Maoists plan 10th Congress in Chhattisgarh forest
Maoists are gearing up to hold their 10th Congress in the densely forested region of Abujhmad, in Naxal-infested Bastar district of Chhattisgarh.
Raipur: Maoists are gearing up to hold their
10th Congress in the densely forested region of Abujhmad, in
Naxal-infested Bastar district of Chhattisgarh, according
to intelligence inputs received by the state police.
Bastar IG T J Longkumer said that they have
received information about Maoists leaders gathering in this
rebel-controlled forest region for the Congress, preparations
for which are on in full swing.
According to police, Naxals consider this thick jungle
stretch as one of their safest venues to hold the crucial meet
as they have suffered many setbacks and casualties recently on
account of several arrests and killings and would not want to
further lose out on their cadres.
However, officials are not ruling out the possibility of
Maoists spreading this information to mislead the police and
carry out attacks elsewhere when the entire force would be
concentrating on the venue.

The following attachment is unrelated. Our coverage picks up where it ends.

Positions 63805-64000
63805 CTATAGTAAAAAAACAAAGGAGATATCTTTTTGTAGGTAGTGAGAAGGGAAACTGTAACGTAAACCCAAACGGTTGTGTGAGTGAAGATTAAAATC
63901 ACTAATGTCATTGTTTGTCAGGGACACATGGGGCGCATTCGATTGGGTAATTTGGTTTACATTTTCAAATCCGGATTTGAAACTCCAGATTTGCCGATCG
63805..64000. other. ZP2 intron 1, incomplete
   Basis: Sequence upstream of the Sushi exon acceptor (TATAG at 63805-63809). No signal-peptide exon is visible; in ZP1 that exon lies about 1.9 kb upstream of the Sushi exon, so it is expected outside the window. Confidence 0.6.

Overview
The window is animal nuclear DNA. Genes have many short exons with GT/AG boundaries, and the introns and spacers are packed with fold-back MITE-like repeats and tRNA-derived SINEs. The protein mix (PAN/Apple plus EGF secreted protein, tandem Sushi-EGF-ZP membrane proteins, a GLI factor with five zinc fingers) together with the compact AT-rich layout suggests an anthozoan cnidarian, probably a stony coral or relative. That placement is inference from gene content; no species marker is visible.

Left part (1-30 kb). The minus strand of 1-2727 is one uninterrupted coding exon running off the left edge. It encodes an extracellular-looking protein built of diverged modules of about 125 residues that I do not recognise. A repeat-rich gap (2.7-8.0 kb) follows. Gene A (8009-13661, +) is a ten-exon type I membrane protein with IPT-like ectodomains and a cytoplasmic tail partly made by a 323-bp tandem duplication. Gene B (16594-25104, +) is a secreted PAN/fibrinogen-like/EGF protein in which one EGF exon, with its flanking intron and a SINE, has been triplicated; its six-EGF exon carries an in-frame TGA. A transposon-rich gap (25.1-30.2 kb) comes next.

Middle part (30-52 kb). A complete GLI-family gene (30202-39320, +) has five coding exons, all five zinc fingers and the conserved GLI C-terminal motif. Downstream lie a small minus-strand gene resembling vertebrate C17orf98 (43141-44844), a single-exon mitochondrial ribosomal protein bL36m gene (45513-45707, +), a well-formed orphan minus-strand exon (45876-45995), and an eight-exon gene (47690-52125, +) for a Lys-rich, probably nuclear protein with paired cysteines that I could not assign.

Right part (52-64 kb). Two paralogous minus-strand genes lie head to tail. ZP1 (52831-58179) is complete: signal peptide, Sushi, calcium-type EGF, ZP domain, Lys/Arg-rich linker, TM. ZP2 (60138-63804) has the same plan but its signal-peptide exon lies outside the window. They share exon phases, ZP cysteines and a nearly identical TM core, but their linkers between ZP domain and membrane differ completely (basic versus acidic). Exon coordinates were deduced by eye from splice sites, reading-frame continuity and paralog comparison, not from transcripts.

In view of the Congress, police is planning to beef up the
security and keep a strict vigil in and around Abujhmad, a
region extending from Naxal-hit South Bastar in Chhattisgarh
to Gadchiroli in Maharashtra.
Naxals organise this Congress every five years, the last
one being held in 2007, in Bhimgaon jungles bordering Jumai
and Munger districts of Bihar, police said.
This Naxal meet is usually attended by members of the
central committee, politburo, state committee and prominent
Maoists leaders from across the country.
The Congress deliberates on the achievements and failures
of the Naxal movement, its funding, purchase and manufacture
of explosives and weaponry, besides taking vital decisions on
appointments and transfers of important cadres and office
bearers along with the budget allocations for the next five
Naxals also chalk out their next plan of action against
the measures taken by the government to crush their movement,
in this meet, which is fiercely guarded under seven security
layers, allowing top Maoists leaders to escape in case of a
police raid, officials said.